say the same of others! Would that our weak and divided ministry were equally honest! For it is entirely impossible that men can be sincere who will cornpromise a question of this kind. There ought not, there cannot be any difficulty about it. It is right, or it is unjust. Those who think the latter cannot conscientiously coalesce with men wicked enough to promote an act destructive to the constitution. Those who think it right, their course is plain, and ought to be straightforward. They ought not to allow a doubt to lie a moment upon them : nor to give any advantage to the men who divide with them upon a question of right and justice—of the peace and the tranquillity of Ireland.

And will you, my countrymen, submit to this bartering of your privileges and liberties? Will you, like torpid slaves, lie under the lash of the oppressor ? If we are not free, let us, at least, prove ourselves worthy of being so.

[licre the applause was so general and arimated, that several minutes elapsed before order was restored.]

Shall the interests of five millions of men, excluded from the benefits of the constitution, be left to the mere eleemosynary

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protection of their advocates in parliament, who, however well disposed to shield us from the persecution, insult, and injustice of our oppressors, have neither the opportunities of becoming acquainted with our daily grievances, nor the time to devote to the particular and peculiar circumstances of our situation.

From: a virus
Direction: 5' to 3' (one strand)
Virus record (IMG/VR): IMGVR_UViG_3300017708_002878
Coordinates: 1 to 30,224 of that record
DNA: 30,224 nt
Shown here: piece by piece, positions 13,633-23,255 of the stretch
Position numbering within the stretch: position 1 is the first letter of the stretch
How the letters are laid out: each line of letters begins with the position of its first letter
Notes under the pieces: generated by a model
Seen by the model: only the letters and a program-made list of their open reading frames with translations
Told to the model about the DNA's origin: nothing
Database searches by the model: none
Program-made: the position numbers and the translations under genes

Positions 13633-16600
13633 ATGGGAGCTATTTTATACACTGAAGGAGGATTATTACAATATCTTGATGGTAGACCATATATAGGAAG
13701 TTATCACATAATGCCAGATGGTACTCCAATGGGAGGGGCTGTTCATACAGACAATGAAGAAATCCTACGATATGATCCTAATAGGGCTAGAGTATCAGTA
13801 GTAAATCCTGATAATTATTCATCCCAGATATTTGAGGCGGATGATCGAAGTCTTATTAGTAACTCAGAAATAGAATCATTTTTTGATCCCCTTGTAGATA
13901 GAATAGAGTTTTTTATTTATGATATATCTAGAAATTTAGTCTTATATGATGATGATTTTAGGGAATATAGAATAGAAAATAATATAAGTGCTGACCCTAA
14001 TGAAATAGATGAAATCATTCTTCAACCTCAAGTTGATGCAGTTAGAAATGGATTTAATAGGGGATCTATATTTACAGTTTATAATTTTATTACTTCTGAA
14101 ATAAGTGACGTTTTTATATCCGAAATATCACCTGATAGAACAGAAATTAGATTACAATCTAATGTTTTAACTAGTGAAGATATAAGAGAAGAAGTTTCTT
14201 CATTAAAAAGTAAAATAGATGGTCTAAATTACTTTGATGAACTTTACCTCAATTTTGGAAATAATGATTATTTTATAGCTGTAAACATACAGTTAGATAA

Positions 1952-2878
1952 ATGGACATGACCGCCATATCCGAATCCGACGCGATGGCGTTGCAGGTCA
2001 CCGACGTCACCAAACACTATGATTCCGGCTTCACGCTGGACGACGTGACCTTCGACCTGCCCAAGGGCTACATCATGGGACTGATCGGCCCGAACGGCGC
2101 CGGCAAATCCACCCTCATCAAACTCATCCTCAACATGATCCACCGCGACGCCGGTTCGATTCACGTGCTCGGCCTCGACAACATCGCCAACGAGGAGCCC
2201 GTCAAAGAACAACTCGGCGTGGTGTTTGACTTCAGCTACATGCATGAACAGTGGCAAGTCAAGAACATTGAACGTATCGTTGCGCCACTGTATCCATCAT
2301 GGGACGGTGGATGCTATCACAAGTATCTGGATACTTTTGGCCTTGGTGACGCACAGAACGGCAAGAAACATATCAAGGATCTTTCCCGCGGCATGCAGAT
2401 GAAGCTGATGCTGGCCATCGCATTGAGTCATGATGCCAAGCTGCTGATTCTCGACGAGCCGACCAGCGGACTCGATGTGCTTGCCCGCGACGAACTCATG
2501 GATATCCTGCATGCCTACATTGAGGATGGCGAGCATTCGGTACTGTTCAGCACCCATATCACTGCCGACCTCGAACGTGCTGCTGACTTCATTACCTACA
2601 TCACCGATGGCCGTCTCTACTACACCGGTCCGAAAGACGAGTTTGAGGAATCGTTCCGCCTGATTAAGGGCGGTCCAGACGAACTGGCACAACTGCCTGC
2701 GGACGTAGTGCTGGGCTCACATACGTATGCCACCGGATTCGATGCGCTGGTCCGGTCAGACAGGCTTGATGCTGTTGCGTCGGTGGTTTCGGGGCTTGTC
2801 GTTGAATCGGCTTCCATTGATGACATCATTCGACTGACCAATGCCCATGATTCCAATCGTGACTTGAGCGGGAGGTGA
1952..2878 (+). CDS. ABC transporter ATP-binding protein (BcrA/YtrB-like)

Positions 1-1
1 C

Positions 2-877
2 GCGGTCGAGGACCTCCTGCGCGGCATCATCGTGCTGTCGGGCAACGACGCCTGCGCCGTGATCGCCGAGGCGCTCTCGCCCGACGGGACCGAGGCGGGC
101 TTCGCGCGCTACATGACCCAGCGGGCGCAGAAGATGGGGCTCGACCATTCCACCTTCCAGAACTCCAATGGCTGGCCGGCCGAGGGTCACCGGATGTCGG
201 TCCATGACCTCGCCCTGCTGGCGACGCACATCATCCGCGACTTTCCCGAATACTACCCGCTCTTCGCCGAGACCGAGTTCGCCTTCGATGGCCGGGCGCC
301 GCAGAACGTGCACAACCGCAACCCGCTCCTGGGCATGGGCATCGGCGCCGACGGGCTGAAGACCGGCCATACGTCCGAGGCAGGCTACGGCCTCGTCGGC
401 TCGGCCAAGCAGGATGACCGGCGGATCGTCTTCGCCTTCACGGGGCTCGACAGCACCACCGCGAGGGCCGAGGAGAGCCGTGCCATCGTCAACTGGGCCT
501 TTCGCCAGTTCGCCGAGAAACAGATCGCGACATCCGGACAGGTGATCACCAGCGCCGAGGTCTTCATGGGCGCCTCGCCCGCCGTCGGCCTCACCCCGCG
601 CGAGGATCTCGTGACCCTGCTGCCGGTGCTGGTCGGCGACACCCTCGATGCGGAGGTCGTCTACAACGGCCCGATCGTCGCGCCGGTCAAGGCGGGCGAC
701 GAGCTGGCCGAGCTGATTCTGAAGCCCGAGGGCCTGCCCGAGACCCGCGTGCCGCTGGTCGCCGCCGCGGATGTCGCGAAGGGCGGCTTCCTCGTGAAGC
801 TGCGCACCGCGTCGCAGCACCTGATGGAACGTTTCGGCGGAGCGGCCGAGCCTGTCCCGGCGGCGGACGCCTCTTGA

Let it be, then, our care to attend to the management of our local affairs, and by the information we shall possess on Catholic affairs, assist our parliamentary advocates in bringing to the contest useful and important knowledge respecting our disabilities and their effects. When a Catholic association existed, were they not enabled, by addressing the suffering peasantry, to quell three different attempts at insurrection ? If the Catholic Association had existed, would they not have been able to warı the unsuspecting peasantry against the villany of persons who had an actual interest in promoting disaffection ; against the wretch who profaned the most sacred ceremonies of the Christian religion, in order to go to Belfast, and be enabled to lay the foundation of becoming an informer, and whom I tracel a year ago, to the occupation of alternate informer to the proctor and the Ribbonmen? If the Association had existed, how many of our peasantry would have been saved to their families and homes?